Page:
Of course it'll take off... didn't anyone read about bernoulli's principle

The engines are creating air movement, the faster that it's doing that, the more air that moves over the wings.

It will lift.... strangely enough.

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HawkMan    5,181
Of course it'll take off... didn't anyone read about bernoulli's principle

The engines are creating air movement, the faster that it's doing that, the more air that moves over the wings.

It will lift.... strangely enough.

The engines don't make the air move over the wings.

the engines move the plane forware wich make air move over the wings. Witht he exception of propeller planes where the prop will make air move over a small part of the wings, but not enough to lift the plane without the plane moving forward.

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solo.man    0

There's two issues involved, and yes, the plane will both move forward and take off, assuming:

A. the friction between the wheels and the conveyor belt is within realistic bounds.

B. the air is not moving along the same vector as the Airplane.

If those two are true, then the conveyor belt is irrelevant since it hasn't got the "grip" to hold the plane to it's surface, therefore the plane will take off as usual.

If however, which wouldn't be possible in reality, the conveyor belt generated enough friction to keep the airplane on itself, then, yes, the plane would still take off, as long as the conveyor belt was moving fast enough in the right direction, otherwise, no.

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curme    30

The important part to remember is:

Did the plane take off? You'll have to wait until Wednesday to find out, but Adam said even the pilot guessed wrong.

If the pilot guessed wrong, it must be the opposite of what everyone assumes.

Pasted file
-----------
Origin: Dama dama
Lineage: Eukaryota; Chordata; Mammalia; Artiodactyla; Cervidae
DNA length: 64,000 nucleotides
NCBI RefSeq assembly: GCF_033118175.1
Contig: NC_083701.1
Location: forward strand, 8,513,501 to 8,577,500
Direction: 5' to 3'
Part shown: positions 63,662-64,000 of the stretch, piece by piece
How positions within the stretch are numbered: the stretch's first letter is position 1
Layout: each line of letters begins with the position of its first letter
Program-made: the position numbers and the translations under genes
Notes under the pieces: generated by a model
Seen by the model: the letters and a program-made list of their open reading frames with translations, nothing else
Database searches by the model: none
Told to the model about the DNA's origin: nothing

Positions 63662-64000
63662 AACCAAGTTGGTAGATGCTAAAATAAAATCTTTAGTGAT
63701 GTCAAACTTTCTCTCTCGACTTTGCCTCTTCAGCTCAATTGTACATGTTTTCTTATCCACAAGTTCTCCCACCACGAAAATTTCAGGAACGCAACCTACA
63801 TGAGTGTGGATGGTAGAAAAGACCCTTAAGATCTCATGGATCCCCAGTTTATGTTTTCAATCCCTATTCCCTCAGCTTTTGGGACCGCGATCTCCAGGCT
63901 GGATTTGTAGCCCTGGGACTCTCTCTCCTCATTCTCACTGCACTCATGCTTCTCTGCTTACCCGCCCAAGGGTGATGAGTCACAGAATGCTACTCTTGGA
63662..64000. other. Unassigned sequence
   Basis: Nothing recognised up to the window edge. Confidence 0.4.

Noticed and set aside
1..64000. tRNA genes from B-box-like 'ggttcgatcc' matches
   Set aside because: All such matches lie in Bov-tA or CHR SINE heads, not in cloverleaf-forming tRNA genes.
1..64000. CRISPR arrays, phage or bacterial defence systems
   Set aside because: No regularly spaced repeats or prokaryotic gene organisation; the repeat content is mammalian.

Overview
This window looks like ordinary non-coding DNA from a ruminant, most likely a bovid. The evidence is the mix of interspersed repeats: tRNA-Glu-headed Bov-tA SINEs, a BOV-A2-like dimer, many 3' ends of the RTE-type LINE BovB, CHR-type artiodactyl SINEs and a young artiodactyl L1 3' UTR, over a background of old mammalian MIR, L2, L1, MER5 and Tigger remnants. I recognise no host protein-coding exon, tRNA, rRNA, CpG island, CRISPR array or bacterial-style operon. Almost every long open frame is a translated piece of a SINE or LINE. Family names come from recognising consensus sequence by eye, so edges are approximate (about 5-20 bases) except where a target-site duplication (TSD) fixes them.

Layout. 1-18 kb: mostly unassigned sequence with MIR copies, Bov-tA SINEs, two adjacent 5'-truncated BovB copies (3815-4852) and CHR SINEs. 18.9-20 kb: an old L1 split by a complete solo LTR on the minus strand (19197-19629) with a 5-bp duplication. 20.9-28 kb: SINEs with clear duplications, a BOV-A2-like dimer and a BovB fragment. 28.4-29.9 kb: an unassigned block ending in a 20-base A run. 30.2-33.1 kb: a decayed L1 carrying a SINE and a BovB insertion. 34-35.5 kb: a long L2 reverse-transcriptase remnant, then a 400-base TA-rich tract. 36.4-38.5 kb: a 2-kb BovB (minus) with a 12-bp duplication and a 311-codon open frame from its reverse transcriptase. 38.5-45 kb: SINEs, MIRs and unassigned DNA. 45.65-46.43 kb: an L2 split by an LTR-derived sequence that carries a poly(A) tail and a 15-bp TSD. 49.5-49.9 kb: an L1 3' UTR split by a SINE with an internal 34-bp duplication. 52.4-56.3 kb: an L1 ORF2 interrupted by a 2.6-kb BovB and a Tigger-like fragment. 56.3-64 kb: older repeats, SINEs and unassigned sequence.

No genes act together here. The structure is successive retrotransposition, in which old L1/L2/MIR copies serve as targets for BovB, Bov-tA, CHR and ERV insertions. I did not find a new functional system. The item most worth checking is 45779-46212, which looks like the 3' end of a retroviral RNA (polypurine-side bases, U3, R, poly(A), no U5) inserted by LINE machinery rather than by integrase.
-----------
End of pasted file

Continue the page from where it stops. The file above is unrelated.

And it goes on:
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teriba    2

It depends on how it is performed. There are two separate ways to look at it and from the wording of the problem you can't really tell what they mean. Without this being clarified you can't answer it.

Fact - You need positive ground speed to take off in a standard jet. Wheel speed is useless, except for tire ratings (your tires will blow when they are spinning too fast).

Case #1 - Assuming friction in the wheels

If there is friction in the wheels then the conveyor belt will be able to impart a force on the plane. The conveyor belt can run at a speed sufficient to keep the plane motionless and it cannot take off because there is no groundspeed. But, the conveyor belt must be running far faster than just the planes speed in the opposite direction to hold it back. So based on the wording it might still take off.

Case #2 - No friction

If there is no friction the conveyor belt will not impart any force on the plane, no matter how fast it is spinning. The only thing that will happen is the tires will spin faster. The plane will accelerate and take off as if it is on a normal surface.

Personally I think they mean case #2 when they describe the problem in which case the plane will take off fine.